Is there a cost to reaching our full potential?

So many of us spend our lives rushing around, jumping from one task to the next with scant regard for the strain we’re putting on our minds and bodies by not giving them a rest from time to time. But if we spend too much time resting will we ever achieve our full potential?

According to Dictionary.com, potential is defined as “possible, as opposed to actual,” or “capable of being or becoming.” Would it not follow, therefore, that to reach one’s full potential one must be entirely capable of becoming their best self? And that to be entirely capable one must be entirely focused all of the time – thus relinquishing leisure pursuits and anything unrelated to the ultimate goal?

Take wanting to be a published author as an example; it’s all very well wanting it, but if you don’t have the drive and determination to stick at it when the going gets tough how can you expect to succeed? It’s a well-known fact that even JK Rowling herself was rejected countless times before finally reaching the heady heights of success. She achieved her potential only by working through the low moments instead of giving up, and rising, Phoenix-like from the ashes of the rejection pile to come back stronger and more inspired than before.

Of course the danger of not resting enough is burn-out. It would clearly be unwise to never take a break from your desk, because your productivity levels would suffer due to tiredness. Nobody can concentrate for eight hours in a row – well, maybe David Blaine, but apart from him no one (surely?)

The key to achieving your potential, then, is simple (and best said in the words of the great Winston Churchill himself): Never, never, never,never give up. Unless, that is, you are in dire need of a rest. And, perhaps, an accompanying glass of chilled Pinot Grigio. And on that note…

I think this is the best photo I’ve ever taken, and it perfectly encapsulates the concept of never giving up. This was part of an exhibition at the London Zoo – ants are just the most amazing creatures!

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Welcome to a runner’s worst nightmare…

When my alarm went off at 6am this morning I was unimpressed (to say the least), and wondered momentarily just how bad it would be if I didn’t turn up to the Wholefoods run I’d spent the last ten weeks training for. But I somehow managed to peel myself out of bed and get my stuff together in time for the 7am taxi pick up.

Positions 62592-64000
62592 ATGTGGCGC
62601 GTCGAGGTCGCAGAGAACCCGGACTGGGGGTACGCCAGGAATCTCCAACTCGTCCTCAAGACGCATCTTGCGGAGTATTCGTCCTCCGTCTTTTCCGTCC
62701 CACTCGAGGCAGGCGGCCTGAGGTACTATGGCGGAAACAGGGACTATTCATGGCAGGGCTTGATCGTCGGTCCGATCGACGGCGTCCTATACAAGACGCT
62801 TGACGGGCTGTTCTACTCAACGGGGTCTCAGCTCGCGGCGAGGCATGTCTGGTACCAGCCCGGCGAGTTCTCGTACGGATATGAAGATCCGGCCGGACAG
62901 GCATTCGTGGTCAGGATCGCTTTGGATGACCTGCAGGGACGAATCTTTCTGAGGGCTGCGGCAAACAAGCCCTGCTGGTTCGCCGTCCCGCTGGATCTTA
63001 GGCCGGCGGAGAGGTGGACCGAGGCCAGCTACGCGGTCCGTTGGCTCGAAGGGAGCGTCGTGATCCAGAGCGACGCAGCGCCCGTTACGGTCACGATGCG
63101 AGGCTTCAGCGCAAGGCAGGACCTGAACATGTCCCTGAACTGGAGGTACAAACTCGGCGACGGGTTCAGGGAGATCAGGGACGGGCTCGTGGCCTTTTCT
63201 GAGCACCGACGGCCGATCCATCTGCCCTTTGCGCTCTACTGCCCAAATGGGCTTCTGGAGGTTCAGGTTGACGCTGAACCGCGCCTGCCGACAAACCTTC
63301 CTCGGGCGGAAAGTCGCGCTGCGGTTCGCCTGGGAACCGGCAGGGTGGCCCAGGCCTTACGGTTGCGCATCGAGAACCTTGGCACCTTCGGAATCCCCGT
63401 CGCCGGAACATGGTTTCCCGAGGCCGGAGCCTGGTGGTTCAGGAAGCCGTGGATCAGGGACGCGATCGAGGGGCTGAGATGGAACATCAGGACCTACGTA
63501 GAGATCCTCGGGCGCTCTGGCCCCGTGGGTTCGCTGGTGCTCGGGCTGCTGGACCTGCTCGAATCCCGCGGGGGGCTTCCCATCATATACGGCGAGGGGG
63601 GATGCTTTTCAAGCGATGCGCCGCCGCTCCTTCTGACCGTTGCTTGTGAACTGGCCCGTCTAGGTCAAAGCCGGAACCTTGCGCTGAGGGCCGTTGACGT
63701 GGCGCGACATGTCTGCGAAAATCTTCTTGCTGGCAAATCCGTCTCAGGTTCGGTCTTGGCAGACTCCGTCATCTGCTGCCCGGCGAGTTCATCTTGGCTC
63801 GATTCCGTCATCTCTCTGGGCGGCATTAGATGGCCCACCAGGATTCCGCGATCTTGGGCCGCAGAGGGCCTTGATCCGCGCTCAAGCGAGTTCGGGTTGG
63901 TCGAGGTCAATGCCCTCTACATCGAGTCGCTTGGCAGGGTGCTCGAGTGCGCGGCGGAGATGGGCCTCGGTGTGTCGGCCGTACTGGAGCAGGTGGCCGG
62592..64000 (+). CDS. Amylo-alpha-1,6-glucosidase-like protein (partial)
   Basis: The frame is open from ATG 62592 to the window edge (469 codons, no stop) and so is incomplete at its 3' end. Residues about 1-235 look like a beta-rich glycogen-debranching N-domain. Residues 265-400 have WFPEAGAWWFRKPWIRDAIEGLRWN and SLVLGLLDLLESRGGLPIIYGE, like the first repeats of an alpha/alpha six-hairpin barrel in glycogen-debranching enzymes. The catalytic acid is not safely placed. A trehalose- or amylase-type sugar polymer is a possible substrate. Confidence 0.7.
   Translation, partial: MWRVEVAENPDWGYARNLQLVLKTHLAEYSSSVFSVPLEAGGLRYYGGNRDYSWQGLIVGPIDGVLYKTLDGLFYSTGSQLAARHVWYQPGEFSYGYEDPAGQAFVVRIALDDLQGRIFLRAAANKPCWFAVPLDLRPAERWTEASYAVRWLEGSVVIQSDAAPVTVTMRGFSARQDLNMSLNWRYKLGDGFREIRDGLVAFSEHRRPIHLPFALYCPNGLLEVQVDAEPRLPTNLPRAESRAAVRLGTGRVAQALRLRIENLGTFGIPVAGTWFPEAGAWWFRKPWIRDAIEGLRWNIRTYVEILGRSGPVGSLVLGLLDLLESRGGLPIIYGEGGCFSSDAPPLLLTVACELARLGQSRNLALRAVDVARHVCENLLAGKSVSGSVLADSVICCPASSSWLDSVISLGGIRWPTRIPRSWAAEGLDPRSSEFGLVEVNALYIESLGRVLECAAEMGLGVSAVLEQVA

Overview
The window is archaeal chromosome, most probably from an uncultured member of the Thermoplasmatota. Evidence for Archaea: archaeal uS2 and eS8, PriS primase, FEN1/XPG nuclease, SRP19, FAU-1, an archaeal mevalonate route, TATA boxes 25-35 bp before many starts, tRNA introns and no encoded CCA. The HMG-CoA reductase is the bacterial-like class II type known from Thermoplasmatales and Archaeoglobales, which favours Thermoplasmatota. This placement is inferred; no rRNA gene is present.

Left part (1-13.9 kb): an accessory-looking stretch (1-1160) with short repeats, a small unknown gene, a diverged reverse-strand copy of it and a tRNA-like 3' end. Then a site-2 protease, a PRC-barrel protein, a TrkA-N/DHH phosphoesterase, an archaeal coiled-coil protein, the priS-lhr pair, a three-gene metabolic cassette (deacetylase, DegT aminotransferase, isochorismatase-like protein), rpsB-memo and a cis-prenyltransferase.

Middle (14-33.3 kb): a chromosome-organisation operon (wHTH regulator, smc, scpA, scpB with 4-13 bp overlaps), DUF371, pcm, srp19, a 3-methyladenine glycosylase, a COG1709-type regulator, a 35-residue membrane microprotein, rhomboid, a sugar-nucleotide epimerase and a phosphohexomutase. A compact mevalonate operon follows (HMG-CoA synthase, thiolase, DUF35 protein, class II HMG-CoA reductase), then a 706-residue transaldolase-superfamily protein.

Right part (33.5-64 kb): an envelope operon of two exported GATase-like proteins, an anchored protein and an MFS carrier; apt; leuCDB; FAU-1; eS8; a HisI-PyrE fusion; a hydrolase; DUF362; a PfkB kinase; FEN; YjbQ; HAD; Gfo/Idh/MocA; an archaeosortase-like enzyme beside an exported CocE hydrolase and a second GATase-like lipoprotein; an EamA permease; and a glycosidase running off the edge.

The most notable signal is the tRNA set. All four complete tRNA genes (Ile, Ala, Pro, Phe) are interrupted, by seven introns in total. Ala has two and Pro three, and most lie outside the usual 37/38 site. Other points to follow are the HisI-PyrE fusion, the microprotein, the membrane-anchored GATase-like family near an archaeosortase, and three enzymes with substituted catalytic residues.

As we drove towards Kingston I was naively optimistic that the weather may not be as bad as predicted after all, but by the time we pulled up in the market square the snow was falling and it was nothing short of freezing. Clusters of runners stood in every doorway, huddled together for warmth and staring at one another forlornly whispering, ‘why are we doing this again?’

By the time the 16 mile race started I could no longer feel my fingers and was starting to doubt my ability to complete the race (never a good thing at the very beginning), but before I knew it the horn had sounded and we were off. Once my body temperature began to rise I settled into a comfortable stride for the first eight or nine miles, quite enjoying the scenic part of the route beside the river (less so the rather more grim road section).

By mile ten, however, I was struggling – badly. The cold had crept into my bones and my hip joints were so sore I felt like a 90 year old. I’ve never felt pain like that in my hips before (in all of my training runs they’ve never so much as ached – mind you, if it was ever below five degrees in my training runs I tended to exercise in the gym. Oops) and was unsure what to do, so I slowed down for a couple of miles to try and ease the pain. When I realised it wasn’t going anywhere I changed tack and opted to run as fast as I could manage until the finish line, figuring I could at least then stop and rest.

Fortunately the strategy paid off and through gritty determination, sheer bullishness and an inordinately large amount of sugar-based stimulants I made it across the finish line – in a respectable 2 hours and 31 minutes and 29 seconds. I had hoped for a sub 2:30 time, but given the horrendous conditions I’ll let myself off.

It’s a miracle I’ve managed to drag myself to the computer to type this given how much pain I’m now in – walking up the stairs feels like as big a challenge as climbing Mount Everest right now, but it was worth it (I think). If not for the glory of completing the race, then for the huge amounts of roast lamb and chocolate cake I was treated to by my parents afterwards 🙂